Don’t forget the emotional difficulty of moving out of a home you have loved dearly for so long. It may be the only home your children have ever known. Consider that you would have no problem uprooting your family if you were offered a higher paying job. Try to put your feelings in perspective. Remember, you will have to go through the hassle of packing, storing your things until you find a new home and moving into another place. Just be sure you are looking at the big picture and all the hassles that will come along with the foreclosure.

The Numbers

So, if you feel okay about defaulting on your mortgage and you believe you can handle the foreclosure and/or bankruptcy process, it’s time to take a hard look at the numbers. First off, if you simply cannot afford your payments, you must walk away. Sooner or later you will lose the house anyway. 

But for everyone else, what is the right answer? At what point should you walk away? The calculations are complicated. A good place to start is at youwalkaway.com where there is a calculator to help you make up your mind. Remember, this site makes about $1,000 for every person who decides to walk away and pay the company for foreclosure advice. Keep this in perspective while you are perusing the site.

For the calculator, you will need the following information:

  • The current market value of your home: To get your home’s current market value, go to the Federal Housing Finance Agency website and use the “HPI Calculator,” or House Price Information Calculator. It will show you the historical high value of your home and the current estimated value.
  • Estimated cost of rent elsewhere: Search the area for rent values and determine the prevailing rate of an apartment with the same number of bedrooms as your home.
  • The tax savings you get now from paying a home mortgage: You can estimate the tax savings from the interest you pay by multiplying your interest only mortgage payment times 12 and then by 32%. This gives you a rough idea on how much you save on taxes each year by paying interest on a home mortgage.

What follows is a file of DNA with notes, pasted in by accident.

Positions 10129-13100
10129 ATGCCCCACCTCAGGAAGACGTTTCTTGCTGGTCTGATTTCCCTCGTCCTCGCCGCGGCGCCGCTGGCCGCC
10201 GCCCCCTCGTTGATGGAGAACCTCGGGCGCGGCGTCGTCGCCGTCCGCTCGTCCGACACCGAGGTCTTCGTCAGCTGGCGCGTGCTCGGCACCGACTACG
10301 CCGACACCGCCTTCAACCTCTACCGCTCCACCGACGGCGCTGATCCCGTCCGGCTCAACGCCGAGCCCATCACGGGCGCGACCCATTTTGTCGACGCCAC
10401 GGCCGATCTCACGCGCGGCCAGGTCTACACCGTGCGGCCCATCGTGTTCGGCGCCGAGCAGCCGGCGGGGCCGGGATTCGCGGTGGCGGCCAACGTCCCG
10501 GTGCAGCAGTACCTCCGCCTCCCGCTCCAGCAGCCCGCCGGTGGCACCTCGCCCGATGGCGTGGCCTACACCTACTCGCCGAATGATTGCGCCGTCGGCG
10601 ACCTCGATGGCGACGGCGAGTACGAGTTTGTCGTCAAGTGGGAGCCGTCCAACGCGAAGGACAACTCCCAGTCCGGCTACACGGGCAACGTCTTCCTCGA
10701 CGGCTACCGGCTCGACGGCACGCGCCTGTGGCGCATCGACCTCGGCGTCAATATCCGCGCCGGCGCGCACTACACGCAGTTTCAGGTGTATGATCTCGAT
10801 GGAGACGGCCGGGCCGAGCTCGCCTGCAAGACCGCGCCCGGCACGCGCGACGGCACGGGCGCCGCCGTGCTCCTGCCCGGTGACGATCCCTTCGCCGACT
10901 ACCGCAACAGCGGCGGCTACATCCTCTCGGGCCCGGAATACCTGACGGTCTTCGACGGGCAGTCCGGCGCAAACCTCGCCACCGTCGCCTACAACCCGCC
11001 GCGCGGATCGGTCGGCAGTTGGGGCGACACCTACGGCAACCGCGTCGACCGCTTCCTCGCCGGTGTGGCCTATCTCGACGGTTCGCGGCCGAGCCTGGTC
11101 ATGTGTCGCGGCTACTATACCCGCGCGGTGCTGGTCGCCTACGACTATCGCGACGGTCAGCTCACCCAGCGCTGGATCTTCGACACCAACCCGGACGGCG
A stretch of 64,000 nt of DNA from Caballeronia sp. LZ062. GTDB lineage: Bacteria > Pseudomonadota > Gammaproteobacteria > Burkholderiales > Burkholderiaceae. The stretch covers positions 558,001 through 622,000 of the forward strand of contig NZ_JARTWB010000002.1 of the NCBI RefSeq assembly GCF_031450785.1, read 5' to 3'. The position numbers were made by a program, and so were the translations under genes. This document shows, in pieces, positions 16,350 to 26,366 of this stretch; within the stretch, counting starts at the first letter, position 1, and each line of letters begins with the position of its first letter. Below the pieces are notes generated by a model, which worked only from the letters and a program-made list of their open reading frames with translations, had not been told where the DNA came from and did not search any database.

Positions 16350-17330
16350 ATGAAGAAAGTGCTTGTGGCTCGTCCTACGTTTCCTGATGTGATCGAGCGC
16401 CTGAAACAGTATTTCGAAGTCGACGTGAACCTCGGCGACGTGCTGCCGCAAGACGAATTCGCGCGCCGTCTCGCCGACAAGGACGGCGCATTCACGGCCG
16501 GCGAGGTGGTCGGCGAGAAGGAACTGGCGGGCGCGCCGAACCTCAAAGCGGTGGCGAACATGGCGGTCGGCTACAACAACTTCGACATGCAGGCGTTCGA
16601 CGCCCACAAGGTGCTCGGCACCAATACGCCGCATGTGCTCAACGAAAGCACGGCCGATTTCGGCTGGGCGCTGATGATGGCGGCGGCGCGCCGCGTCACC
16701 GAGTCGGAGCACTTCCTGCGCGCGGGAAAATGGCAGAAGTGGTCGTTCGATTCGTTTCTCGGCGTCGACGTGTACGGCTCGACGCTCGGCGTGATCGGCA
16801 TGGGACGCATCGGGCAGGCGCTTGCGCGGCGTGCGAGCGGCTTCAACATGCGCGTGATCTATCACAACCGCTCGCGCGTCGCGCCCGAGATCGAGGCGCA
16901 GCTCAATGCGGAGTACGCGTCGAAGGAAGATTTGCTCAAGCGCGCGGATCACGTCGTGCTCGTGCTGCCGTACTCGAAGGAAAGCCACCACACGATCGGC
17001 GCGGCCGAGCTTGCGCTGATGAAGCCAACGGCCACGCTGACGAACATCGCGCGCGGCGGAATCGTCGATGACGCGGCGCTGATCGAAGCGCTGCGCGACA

• The amount of outstanding debt attached to the property: This should include your primary mortgage plus any secondary mortgages or other debt that depends on your home as collateral.
  • The amount of interest you pay on your mortgage(s) each month: Include the interest for all loans for which the home is collateral.
  • The amounts of your monthly property taxes, insurance and homeowners association dues (if applicable).

The calculator works by weighing the savings you gain by renting versus paying interest. If you play with the calculator you will notice two rules of thumb. First, there is a big difference in the result for the short-term versus long term. If you plan on staying 15 years or more, you are almost always better off staying in your home and finding a way to make it work. Second, the level of appreciation your home experiences will have a strong impact on the feasibility of walking away or not.

The level of appreciation is a huge and unpredictable factor in whether you should struggle to keep your home or just walk away. No one knows when home values will begin to rise again. After the great depression, things only started to pick up ten years later when World War II broke out. Let’s hope it doesn’t take a war to help us out of this one!

According to University of Arizona law professor, Brent White, a good appreciation estimate would be the historical rate of 3 to 4 percent. Also consider, however, these are unprecedented times we live in. Your appreciation could be less than that. Try the calculator at 1,2,3 and 4 percent and see what the numbers come out to. The most important thing is to look at how many years it will take for you to recover the equity in your home. Also, understand that the calculator bases the results on home appreciation alone. The calculator does not take into consideration how much you are paying down on principal each month. 

If you will not be in your home long enough to reach the point of breaking even, you may be better off renting. If you plan to buy another home, your chances of walking away successfully are greater in the long run.
 

Jessica Bosari is an Internet copywriter and blogger for various publications and her own blog. You can read more of Jessica's work here.